To which we say: duh!

Briefly noted:

Harbor has abandoned plans to launch Harbor Special Opportunities fund. The fund has been in a holding pattern since March 2009. Harbor filed a prospectus that month, then filed “post effective amendments” every month since in order to keep the fund on hold. On August 26 they finally gave up the ghost. Harbor is also liquidating their distinctly mediocre Harbor Short Duration Fund [HRSDX) in the next month.

Speaking of ghosts, four more Claymore ETFs have left this world of woe behind. Claymore/Zacks Country Rotation,Claymore/Beacon Global Exchanges, Brokers & Asset Managers Index ETF, Claymore/Zacks Dividend Rotation, andClaymore/Robb Report Global Luxury Index ETF are now all defunct. According to the firm’s press release, these are dumb ideas that failed in the marketplace. No, they’re celebrating “product lineup changes.”

The Robb Report Global Luxury ETF? For those who don’t subscribe, The Robb Report is a magazine designed to let rich people (average household income for subscribers: $1.2 million) immerse themselves in pictures of all the things they could buy if they felt like it. If you want the scoop on a $418,000 Rolls Royce Phantom Coupé, these are the guys to turn to. The ETF gave you the chance to invest in the companies whose products were most favored by the nouveau riche. Despite solid returns, the rich apparently decided to buy the car rather than the ETF.

Does it strike you that, for “the investment innovation of the millennium,” ETFs are plagued with rather more idiocy than most other investment options?

Two actively managed ETFs, Grail RP Financials and Grail RP Technology are also being . . . hmm, “moved out of the lineup.”About two dozen other ETFs have liquidated so far in 2010, with another 350 with small-enough asset bases that they may join the crowd.

Folks not able to make it to Iowa this fall might find that the next-best thing is to pick up shares of a new ETF: Teucrium Corn CORN. Long-time commodity trader Sal Gilbertie was “shocked” (“shocked, do you hear?”) to learn that no one offered pure-play corn exposure so he stepped in to fill the void. Soon to follow are Teucrium Sugar, Trecrium Soybean and Teucrium Wheat Fund.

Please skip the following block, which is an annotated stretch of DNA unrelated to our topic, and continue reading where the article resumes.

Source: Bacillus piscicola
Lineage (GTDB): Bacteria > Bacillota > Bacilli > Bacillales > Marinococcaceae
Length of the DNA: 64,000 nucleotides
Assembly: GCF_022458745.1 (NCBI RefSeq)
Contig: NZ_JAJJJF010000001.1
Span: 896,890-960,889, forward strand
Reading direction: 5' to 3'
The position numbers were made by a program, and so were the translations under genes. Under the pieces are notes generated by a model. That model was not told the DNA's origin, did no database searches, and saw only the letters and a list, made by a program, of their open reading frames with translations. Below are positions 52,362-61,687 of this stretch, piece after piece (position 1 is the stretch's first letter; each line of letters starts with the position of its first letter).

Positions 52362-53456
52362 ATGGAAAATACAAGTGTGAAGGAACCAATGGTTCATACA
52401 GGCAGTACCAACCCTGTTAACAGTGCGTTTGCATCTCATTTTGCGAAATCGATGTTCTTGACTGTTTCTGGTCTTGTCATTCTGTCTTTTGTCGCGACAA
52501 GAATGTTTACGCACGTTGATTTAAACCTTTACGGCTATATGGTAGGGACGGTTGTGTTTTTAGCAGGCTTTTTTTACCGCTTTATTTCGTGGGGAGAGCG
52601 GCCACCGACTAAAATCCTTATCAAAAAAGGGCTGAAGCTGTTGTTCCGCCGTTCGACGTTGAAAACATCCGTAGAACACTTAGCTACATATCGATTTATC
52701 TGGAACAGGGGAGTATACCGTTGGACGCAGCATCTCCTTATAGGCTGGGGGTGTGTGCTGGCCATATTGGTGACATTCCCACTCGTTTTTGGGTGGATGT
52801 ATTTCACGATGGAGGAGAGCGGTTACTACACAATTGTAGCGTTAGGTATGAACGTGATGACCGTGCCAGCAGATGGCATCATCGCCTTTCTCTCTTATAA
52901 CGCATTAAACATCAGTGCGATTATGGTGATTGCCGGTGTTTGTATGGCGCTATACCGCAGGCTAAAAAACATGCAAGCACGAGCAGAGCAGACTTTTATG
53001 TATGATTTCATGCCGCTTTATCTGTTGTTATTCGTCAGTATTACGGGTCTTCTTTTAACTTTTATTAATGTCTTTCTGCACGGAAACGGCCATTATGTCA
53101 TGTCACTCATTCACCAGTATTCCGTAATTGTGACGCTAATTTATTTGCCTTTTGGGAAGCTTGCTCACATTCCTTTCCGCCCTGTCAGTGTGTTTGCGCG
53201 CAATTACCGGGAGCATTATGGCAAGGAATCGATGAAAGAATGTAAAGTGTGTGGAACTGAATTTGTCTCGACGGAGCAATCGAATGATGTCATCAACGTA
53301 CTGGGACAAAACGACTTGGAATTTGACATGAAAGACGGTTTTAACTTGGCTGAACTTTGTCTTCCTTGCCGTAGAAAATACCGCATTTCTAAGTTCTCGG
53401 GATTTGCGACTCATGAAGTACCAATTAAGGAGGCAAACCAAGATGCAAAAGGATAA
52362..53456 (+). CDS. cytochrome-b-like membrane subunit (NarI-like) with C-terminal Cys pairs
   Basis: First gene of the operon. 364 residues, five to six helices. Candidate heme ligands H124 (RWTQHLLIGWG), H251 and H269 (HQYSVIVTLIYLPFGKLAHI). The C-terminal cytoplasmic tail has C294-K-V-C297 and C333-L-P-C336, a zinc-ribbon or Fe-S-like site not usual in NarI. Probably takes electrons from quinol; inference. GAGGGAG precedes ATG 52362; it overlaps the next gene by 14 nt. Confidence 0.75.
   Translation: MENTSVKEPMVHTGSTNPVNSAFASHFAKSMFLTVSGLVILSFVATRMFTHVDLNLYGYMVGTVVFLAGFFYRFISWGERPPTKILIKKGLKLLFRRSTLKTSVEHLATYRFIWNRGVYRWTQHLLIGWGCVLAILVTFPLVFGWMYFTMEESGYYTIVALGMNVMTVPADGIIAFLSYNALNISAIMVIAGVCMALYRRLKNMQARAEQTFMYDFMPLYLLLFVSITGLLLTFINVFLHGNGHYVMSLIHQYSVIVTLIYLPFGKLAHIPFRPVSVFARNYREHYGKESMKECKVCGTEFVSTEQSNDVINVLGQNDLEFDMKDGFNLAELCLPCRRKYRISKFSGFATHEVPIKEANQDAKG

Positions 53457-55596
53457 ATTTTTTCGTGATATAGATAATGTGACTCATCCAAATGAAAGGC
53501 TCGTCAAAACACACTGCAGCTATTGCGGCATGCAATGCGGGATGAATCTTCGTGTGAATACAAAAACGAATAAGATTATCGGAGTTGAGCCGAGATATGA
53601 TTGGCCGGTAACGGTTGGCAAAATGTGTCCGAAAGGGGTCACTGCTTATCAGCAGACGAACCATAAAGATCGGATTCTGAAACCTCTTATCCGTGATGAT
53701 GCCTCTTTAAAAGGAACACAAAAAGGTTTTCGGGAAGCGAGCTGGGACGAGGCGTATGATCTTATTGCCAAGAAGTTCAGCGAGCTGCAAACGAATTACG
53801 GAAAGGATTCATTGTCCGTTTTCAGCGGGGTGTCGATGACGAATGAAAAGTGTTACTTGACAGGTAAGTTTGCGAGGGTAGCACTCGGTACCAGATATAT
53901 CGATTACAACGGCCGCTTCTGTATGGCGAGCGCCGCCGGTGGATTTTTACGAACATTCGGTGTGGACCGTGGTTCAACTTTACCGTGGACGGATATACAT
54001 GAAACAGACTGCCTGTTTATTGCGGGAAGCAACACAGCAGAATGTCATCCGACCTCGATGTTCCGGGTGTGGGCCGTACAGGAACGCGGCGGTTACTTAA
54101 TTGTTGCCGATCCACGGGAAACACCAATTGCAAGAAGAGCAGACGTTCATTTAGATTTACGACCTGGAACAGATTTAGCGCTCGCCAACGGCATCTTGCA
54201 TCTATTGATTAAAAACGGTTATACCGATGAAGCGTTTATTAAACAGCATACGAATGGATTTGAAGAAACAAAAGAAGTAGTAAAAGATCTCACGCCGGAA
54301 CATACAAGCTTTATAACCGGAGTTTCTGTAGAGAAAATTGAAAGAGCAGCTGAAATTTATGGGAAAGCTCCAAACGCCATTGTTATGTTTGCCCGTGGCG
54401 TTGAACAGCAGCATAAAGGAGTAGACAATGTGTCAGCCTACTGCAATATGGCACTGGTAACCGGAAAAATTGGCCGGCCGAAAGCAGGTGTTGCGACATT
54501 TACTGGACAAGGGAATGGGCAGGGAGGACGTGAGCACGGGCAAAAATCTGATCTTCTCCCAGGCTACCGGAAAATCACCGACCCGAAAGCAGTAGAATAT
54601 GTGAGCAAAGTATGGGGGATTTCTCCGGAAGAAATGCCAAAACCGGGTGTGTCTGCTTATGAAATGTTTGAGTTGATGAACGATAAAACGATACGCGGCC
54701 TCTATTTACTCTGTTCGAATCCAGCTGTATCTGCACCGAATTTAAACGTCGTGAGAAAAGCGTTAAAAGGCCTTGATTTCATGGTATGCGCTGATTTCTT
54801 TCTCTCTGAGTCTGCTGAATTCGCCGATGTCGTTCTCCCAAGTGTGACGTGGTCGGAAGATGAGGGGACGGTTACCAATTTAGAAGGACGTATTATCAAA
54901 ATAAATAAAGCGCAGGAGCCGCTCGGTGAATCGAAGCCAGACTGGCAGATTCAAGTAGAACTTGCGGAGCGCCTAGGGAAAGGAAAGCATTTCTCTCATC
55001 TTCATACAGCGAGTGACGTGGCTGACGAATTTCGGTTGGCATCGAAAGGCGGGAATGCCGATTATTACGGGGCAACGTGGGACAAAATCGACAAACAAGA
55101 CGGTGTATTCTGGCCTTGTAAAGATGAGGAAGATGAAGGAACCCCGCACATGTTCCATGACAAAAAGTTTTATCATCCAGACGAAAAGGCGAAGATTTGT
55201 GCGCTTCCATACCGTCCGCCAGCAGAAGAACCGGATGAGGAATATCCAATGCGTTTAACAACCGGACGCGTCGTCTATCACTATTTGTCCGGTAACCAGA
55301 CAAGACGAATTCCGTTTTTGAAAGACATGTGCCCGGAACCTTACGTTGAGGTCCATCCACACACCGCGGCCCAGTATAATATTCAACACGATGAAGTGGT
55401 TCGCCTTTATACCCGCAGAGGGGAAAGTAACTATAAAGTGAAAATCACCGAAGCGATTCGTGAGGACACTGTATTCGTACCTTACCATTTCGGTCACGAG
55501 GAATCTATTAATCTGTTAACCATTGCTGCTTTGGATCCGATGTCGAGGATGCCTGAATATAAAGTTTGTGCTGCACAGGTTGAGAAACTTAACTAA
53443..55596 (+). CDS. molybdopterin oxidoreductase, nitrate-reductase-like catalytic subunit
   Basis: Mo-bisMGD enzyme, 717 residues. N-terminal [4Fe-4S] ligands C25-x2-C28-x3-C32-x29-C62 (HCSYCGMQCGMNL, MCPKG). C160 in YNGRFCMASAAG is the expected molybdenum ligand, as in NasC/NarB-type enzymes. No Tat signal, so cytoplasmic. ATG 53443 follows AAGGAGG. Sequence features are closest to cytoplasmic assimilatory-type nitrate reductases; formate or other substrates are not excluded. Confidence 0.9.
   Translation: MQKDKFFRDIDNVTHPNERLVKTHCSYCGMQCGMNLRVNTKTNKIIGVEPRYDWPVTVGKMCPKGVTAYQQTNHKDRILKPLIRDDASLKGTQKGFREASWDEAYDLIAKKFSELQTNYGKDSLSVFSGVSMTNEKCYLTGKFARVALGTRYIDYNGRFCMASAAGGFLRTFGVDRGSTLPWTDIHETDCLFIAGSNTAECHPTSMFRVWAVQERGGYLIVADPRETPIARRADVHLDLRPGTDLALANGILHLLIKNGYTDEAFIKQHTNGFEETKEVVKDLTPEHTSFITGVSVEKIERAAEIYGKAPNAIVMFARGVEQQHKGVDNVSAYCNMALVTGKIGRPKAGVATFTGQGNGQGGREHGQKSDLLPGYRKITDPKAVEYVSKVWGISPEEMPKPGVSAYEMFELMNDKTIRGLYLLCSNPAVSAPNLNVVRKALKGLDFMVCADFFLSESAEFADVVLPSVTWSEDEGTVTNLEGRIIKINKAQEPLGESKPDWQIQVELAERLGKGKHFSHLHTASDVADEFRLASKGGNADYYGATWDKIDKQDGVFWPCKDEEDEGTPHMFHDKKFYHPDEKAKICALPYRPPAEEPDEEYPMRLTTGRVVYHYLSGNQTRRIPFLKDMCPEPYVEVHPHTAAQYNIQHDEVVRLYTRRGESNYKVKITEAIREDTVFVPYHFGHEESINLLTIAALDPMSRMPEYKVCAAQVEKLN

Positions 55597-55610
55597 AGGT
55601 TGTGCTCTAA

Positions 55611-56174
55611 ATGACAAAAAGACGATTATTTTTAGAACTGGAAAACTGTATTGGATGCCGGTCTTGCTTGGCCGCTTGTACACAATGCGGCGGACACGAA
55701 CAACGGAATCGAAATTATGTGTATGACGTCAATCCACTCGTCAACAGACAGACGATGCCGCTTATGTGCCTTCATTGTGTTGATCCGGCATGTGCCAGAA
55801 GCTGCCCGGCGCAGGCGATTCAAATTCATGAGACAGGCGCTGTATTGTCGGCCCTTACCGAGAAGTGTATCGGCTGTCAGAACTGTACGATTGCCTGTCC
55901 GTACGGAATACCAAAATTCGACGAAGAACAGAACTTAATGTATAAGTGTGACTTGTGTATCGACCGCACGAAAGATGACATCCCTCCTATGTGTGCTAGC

Shades of Victor Kiam! The employees of Montag & Caldwell liked their funds so much, they bought the company. Montag was a very fine, free-standing investment advisor in the 1990s which was bought by ABN AMRO, which merged with Fortis, which was lately bought by BNP Paribas. Crying “no mas!” the Montag folks have reasserted control of their firm.

In addition to merged FBR Pegasus Small Cap Growth into the FBR Small Cap, FBR has decided to strip the “Pegasus” name from the series of very successful funds that David Ellison runs: FBR Pegasus becomes FBR Large Cap with a new “principal investment strategy” of investing in large cap stocks. FBR Pegasus Mid-Cap and FBR Pegasus Small Cap lose the “Pegasus” but keep their strategies.

In closing . . .

As summer ends, I mourn all the great places that I haven’t had a chance to visit. My morose mood was greatly lightened by Catherine Price’s new book, 101 Places Not to See Before You Die (Harper, 2010). I’ve always been annoyed by the presumptuous twits who announce that my life will be incomplete unless I follow their to-do list. The “before you die” genre includes 2001 Things to Do, 1000 Places to See, Five Secrets You Must Discover, 1001 Natural Wonders You Must See, 1001 Foods You Must Taste and unnumbered Unforgettable Things You Must Do. I was feeling awfully pressured by the whole thing but Ms. Price came along and freed me of a hundred potential obligations. She X’s out the Beijing Museum of Tap Water, the Blarney Stone and the entire State of Nevada. I’m feeling lighter already. If you’d like to share in my ebullience and help support FundAlarm, use FundAlarm’s special link to to pick up a copy. (By the way, there’s a similarly-titled book, Adam Russ’s 101 Places Not to Visit: Your Essential Guide to the World’s Most Miserable, Ugly, Boring and Inbred Destinations while is a parody of the “before you die” genre while Price actually did visit, and abhor, all of the places in her book.)

I’ll see you next when the trees start to don their autumnal colors!